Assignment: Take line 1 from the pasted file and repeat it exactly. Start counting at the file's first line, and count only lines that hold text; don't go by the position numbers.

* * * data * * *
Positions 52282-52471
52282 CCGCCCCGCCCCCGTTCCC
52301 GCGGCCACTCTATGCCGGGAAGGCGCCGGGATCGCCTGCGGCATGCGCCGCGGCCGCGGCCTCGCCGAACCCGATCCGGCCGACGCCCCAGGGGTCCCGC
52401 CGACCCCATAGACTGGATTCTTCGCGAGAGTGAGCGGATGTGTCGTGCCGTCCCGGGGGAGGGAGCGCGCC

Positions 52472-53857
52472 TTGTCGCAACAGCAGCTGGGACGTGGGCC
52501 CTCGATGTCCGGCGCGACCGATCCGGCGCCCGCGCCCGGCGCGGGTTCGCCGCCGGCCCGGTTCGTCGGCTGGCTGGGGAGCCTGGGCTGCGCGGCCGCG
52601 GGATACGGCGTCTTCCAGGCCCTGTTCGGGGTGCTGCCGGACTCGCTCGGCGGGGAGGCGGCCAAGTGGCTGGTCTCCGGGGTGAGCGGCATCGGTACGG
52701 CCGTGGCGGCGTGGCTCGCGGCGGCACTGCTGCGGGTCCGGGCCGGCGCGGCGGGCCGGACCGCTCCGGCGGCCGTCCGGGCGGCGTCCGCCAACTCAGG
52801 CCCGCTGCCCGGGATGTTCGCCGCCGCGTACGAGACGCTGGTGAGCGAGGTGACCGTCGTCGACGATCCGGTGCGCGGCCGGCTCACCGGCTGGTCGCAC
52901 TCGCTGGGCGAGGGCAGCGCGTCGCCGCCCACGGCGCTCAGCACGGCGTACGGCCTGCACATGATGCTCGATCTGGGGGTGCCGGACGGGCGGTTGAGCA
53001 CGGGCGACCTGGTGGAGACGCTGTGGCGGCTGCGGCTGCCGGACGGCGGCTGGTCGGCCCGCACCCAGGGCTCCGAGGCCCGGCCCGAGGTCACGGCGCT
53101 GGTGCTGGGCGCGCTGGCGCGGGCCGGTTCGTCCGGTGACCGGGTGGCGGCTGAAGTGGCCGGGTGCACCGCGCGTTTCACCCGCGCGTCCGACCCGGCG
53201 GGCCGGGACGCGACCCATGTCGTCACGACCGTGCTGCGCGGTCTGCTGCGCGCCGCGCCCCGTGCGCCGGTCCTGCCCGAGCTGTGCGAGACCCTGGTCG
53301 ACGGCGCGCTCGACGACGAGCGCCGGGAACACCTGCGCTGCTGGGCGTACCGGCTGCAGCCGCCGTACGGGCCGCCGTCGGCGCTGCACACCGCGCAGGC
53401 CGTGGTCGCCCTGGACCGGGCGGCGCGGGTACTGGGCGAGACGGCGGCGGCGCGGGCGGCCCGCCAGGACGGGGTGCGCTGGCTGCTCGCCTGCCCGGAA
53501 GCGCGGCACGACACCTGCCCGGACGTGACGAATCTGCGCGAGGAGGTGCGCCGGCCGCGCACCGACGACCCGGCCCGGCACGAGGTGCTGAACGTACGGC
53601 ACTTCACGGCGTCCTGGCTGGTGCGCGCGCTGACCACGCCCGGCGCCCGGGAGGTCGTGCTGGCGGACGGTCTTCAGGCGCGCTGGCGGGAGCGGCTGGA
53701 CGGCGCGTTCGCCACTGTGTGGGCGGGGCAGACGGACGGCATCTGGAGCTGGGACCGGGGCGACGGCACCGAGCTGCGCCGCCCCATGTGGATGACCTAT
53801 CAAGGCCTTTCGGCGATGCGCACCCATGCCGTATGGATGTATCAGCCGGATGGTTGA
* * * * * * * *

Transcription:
Positions 52282-52471